Setting the theme for the 2011 Web 2.0 Summit in San Francisco on Monday, conference co-chair and O'Relly Media founder Tim O'Reilly recounted the way that Google's director of research Peter Norvig has described his company's advantage: We don't have better algorithms, we just have more data.
The Web 2.0 Summit this year is being described as an exploration of the data frame, the way in which companies turn data into meaningful business information.
"We're on the threshold of a new industry with data," observed Marc Benioff, CEO of Salesforce.com, during a conversation with O'Reilly.
As an example of where the enterprise software industry is going, Benioff pointed to Facebook. "I really think that Facebook is becoming a vision and execution of the next generation consumer operating system," he said.
Facebook, he said, shows where the industry is headed and sets the pace for what we should be doing in the enterprise world.
Benioff's admiration is based on the fact that enterprise users and customers are participating in Facebook. It's where people are going and learning how to share, he said.
[ Data is the new black. Read Web 2.0 Summit Preview: Meet The Data Frame. ]
That was only a few minutes after Battelle had tried to get Napster co-founder and Facebook investor Sean Paker to weigh in on whether people should be concerned about the potentially creepy aspect of Facebook.
In a lighthearted acknowledgement of his likely bias, Parker said that "as a Facebook shareholder it's a little tricky to answer that question satisfactorily." Even so, he tried, first by quipping that "today's creepy is tomorrow's necessity," and then by observing that privacy--Facebook's serial stumbling block--may not be the biggest threat to Facebook.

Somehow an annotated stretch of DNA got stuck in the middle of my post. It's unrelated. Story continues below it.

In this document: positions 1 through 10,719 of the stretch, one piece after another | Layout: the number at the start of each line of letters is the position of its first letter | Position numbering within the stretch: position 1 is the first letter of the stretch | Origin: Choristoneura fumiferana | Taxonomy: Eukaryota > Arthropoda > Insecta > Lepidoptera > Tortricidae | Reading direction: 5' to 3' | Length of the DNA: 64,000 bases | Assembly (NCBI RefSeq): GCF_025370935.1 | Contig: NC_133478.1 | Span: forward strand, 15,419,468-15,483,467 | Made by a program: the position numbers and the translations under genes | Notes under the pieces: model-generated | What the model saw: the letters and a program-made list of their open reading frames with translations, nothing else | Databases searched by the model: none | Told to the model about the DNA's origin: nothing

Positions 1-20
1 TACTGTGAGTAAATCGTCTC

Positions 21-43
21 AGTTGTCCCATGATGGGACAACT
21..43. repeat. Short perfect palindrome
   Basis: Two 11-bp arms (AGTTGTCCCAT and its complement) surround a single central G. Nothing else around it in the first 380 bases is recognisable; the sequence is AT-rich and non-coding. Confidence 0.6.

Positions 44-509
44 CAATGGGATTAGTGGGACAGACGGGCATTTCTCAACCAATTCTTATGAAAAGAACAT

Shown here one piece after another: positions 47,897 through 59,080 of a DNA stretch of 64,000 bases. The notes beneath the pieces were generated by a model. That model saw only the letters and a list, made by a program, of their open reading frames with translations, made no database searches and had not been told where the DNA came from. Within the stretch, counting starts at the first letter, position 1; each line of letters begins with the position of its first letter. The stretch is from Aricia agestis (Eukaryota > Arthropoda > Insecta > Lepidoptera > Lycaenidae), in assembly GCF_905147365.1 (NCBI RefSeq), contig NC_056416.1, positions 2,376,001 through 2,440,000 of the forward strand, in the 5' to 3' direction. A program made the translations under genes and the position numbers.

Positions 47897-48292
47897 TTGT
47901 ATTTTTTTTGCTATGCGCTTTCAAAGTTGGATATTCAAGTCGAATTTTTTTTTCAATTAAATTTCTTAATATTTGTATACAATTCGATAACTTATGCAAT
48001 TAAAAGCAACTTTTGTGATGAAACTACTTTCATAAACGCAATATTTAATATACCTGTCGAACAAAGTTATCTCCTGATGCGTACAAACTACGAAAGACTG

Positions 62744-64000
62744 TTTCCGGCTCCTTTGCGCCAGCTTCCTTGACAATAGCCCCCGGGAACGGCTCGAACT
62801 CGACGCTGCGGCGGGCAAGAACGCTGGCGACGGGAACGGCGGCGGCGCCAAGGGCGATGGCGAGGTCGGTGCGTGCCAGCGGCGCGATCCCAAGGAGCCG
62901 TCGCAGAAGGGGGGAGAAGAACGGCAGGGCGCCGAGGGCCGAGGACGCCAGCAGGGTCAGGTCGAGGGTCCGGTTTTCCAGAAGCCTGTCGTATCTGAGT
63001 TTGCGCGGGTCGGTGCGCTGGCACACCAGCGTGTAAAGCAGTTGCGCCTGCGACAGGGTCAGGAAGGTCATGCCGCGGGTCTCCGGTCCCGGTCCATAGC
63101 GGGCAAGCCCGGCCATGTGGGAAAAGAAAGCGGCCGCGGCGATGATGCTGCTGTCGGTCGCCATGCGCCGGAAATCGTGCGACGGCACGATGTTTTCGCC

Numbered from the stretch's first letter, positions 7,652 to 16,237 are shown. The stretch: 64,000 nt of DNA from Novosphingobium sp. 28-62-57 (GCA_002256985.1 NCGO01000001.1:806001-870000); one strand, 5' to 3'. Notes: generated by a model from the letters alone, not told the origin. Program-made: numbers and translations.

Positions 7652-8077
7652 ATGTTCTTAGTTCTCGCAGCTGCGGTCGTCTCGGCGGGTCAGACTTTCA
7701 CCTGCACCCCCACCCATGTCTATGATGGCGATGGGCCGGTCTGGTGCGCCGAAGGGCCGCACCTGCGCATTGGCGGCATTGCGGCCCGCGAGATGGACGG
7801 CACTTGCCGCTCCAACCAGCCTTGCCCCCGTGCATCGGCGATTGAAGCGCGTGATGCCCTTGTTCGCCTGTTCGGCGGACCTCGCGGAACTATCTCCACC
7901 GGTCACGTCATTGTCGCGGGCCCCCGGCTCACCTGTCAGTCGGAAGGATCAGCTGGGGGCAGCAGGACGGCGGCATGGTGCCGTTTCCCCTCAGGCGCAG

Facebook's biggest issue, he suggested, is the glut of information that overwhelms power users. That could end up pushing power users toward Twitter or Google+, he mused. Facebook's challenge then is not so much gather more data as it is to give its users better tools to control shared data more effectively.
For John Donahoe, president and CEO of eBay, Facebook is not a threat but an ally. Donahoe talked about eBay's strong relationship with Facebook and its exploration of ways to connect its PayPal payment system to Facebook Credits. "Shopping is very social, " he said.
eBay's challenge is to become an e-commerce platform system for retailers, a company offering not just a sales channel but computing infrastructure. Donahoe sees e-commerce and retail becoming one and the same. In over 50% of all retail transactions, consumer access the Web at some point in the shopping cycle, he said.
Asked by Battelle how eBay's strategy differs from Amazon's, Donahoe said, "We don't compete with the people who sell on our platform."
That's not something many of today's leading platform owners can say.